NYSJ: Was State Farm surprised at how 'Discount Double-Check' became a catch phrase, even among people who are not customers, and was being mimicked by athletes who are not company endorsers?
TVH: [Laughs.] Even though that was a very strategic move, it also was, in part, a very happy accident. When we spoke with our agents about important messages they wanted to convey through advertising, our "Discount Double-Check" policy was cited [most often]. Basically, it refers to the fact that we double-check all policies to look for discounts we can provide to our customers, possibly if they are safe drivers, for example, of if they have home and auto policies with us. But we needed a way to convey that message in a way that would resonate with people. When we put Aaron Rodgers in [TV commercials], we were able to play off of his 'touchdown dance,' where he mimics putting on a championship belt after his team scores a touchdown, and turn that into the 'Discount Double-Check' move.
NYSJ: How did the alliance with Rodgers come about?
TVH: It is very important to us to work with athletes who we felt truly represented the brand. We're a fairly conservative brand, so we're very careful who we partner with. [In 2011], when we were looking to develop new creative, we already were in touch with Rodgers' agent. We loved how Aaron handled himself and how he was a leader on the Green Bay Packers. But we also knew that he is a bit of a prankster who doesn't mind poking fun at himself. We are a brand that is known for quality, but there also concerns from consumers about getting competitive rates. So when the creative discussions moved toward Discount Double-Check and how State Farm works hard to save money for our customers, it was almost like catching lightning in a bottle to marry Rodgers' touchdown dance move to a Discount Double-Check move.
"Whether it's using Aaron Rodgers or Chris Paul to get the message out, it always has to focus on the way State Farm agents are working for you."
NYSJ: Have you seen the marketing campaigns with Rodgers translate to an increase in brand awareness and an increase in State Farm policy purchases?
TVH: We don't have specific metrics tying Rodgers to an increase in State Farm policies. I can say that the volume of calls and the number of people requesting Discount Double-Check [information] are up significantly. And we have seen metrics that show our brand affinity and 'likability' have risen since the Rodgers and, more recently, the Chris Paul commercials have been airing. The commercials with Rodgers have been viewed more than three millions times at our YouTube page. And the first commercial with Chris Paul has been viewed nearly 700,000 times [since December].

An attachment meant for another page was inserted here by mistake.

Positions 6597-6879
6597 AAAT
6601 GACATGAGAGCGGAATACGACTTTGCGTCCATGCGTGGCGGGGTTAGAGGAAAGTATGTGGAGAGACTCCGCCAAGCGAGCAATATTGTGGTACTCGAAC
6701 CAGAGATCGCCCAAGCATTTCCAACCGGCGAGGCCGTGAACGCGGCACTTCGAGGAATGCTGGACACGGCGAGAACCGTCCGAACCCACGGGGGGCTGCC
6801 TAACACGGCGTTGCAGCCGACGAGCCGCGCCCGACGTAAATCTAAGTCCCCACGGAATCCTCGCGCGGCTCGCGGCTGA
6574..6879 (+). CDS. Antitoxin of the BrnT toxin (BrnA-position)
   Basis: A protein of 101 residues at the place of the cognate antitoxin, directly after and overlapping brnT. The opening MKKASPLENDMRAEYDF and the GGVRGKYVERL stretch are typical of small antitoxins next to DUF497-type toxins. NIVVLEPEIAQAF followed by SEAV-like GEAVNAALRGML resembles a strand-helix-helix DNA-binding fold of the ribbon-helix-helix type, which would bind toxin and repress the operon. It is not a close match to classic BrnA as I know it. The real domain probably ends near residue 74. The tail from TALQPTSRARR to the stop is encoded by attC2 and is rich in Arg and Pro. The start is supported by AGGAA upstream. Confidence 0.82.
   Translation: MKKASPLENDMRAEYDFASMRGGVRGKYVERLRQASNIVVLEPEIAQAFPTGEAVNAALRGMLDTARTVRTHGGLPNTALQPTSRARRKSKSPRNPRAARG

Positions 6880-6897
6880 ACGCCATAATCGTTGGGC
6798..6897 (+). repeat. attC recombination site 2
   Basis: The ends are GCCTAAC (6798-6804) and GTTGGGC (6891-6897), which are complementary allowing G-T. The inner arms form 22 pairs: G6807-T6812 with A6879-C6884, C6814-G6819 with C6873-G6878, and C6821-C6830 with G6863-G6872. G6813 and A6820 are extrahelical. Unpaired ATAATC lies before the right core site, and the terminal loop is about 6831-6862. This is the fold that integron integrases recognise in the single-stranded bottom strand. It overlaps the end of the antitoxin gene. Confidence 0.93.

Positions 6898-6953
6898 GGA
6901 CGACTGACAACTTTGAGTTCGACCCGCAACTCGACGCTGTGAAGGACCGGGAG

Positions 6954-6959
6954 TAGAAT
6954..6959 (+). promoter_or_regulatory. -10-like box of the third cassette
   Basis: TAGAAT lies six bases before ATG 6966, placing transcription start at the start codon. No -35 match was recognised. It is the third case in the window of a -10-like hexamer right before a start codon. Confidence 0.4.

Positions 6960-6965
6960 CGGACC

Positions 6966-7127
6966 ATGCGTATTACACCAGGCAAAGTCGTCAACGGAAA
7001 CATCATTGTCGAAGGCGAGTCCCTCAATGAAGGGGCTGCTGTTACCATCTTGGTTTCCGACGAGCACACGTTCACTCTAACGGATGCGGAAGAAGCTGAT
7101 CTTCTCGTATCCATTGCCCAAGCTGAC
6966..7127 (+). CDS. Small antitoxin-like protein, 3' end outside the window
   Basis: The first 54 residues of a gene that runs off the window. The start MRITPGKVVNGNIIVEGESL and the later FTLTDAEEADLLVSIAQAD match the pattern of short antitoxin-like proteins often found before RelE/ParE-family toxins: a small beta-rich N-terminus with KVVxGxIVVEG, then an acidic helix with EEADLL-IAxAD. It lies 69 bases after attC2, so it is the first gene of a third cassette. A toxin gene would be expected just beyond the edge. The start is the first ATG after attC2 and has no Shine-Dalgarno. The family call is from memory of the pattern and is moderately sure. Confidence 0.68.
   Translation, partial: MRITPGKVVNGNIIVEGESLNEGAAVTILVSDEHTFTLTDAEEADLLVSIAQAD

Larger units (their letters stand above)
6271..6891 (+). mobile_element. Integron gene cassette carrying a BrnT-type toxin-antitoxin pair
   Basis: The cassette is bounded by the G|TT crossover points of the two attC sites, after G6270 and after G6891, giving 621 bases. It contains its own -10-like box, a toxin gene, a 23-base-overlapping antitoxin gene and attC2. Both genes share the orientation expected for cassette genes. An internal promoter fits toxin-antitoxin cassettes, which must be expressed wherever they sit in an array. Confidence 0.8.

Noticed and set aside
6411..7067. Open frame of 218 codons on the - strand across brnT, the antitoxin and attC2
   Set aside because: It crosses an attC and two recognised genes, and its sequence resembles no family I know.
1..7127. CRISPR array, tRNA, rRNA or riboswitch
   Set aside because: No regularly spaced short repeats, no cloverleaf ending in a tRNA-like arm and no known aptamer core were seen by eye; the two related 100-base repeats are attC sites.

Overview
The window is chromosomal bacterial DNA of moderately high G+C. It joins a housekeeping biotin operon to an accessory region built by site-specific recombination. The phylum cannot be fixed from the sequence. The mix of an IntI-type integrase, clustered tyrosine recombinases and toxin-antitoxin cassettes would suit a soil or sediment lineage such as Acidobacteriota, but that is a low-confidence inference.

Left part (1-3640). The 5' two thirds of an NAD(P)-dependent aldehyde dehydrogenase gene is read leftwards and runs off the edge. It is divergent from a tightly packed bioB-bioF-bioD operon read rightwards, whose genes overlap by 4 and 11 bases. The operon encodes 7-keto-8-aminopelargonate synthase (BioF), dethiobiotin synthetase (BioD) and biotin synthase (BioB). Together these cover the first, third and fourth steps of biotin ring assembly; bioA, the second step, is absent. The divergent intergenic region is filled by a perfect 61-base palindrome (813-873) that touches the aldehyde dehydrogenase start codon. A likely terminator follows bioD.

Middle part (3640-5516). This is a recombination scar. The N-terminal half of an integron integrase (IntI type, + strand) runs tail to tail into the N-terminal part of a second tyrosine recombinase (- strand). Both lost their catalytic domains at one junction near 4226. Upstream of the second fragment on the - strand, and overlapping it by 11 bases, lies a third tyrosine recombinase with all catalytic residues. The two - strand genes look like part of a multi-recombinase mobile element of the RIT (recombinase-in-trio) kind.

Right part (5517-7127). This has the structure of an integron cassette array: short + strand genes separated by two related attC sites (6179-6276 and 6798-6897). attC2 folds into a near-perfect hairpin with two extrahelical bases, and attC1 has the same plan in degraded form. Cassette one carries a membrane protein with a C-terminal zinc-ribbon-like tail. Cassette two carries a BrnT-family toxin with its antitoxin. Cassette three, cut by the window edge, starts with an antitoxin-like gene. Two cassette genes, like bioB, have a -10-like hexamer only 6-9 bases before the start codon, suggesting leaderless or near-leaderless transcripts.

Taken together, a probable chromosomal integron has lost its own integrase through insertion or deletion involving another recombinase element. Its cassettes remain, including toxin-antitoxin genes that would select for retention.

NYSJ: The campaign with Paul seems to have spawned its own marketing cottage industry, with people wearing the glasses and mustache from 'twin' Cliff Paul. Was that, like the 'Discount Double-Check' situation, a happy accident?
TVH: It's interesting how that has happened. For us, it was a natural progression from discount double-check with Aaron Rodgers. When we were working with our agency, Translation, on this campaign, what we said was, 'How do we best convey the attributes of our brands, which is service and assisting people?' People in generally do not understand the intricacies of deductibles or the differences between collision and comprehensive coverage. That's what our agents and their teams are there for. So then we asked, 'How can be bring this to light ?' And because we also wanted to support our partnership with the NBA. we asked, 'How can we present this in an NBA environment?' The term 'assist' almost immediately came up, because it was such a key word in the NBA and for State Farm. So they came back to us with the idea of looking at the NBA's assist leaders, which brought us to Chris Paul. And that led to the 'Born to Assist' theme, separated at birth and on and on.
NYSJ: Chris Paul seems ready, willing and able to bring the Cliff Paul to life. Are you finding that people, like Rodgers, were generally unaware of his low-key comedic side?
TVH: When you find the right talent that makes sense from the company, the creative and the athlete sides, you tend go with it. I don't know everything about Chris Paul, but what he seems to be about as a person, and what he seems to be about on the court, really speaks to the message we are trying to convey. We asked him to be part of the creative discussions, and he was all about it. He came to the table with ideas and creative energy. We recently handed out Cliff Paul glasses and mustaches at a Los Angeles Clippers game in Staples Center, and [teammate] Blake Griffin wore them and [Clippers fan and actor/director] Billy Crystal wore them. And [Chris] was really supportive of that. We even have had people in the [corporate] office wearing Cliff Paul glasses and mustaches, so we are having fun with it.
NYSJ: During the NBA's All-Star weekend in February in New Orleans, there were some Cliff Paul sightings and a new TV spot with Cliff Paul and some of the analysts from TNT? How did that come about?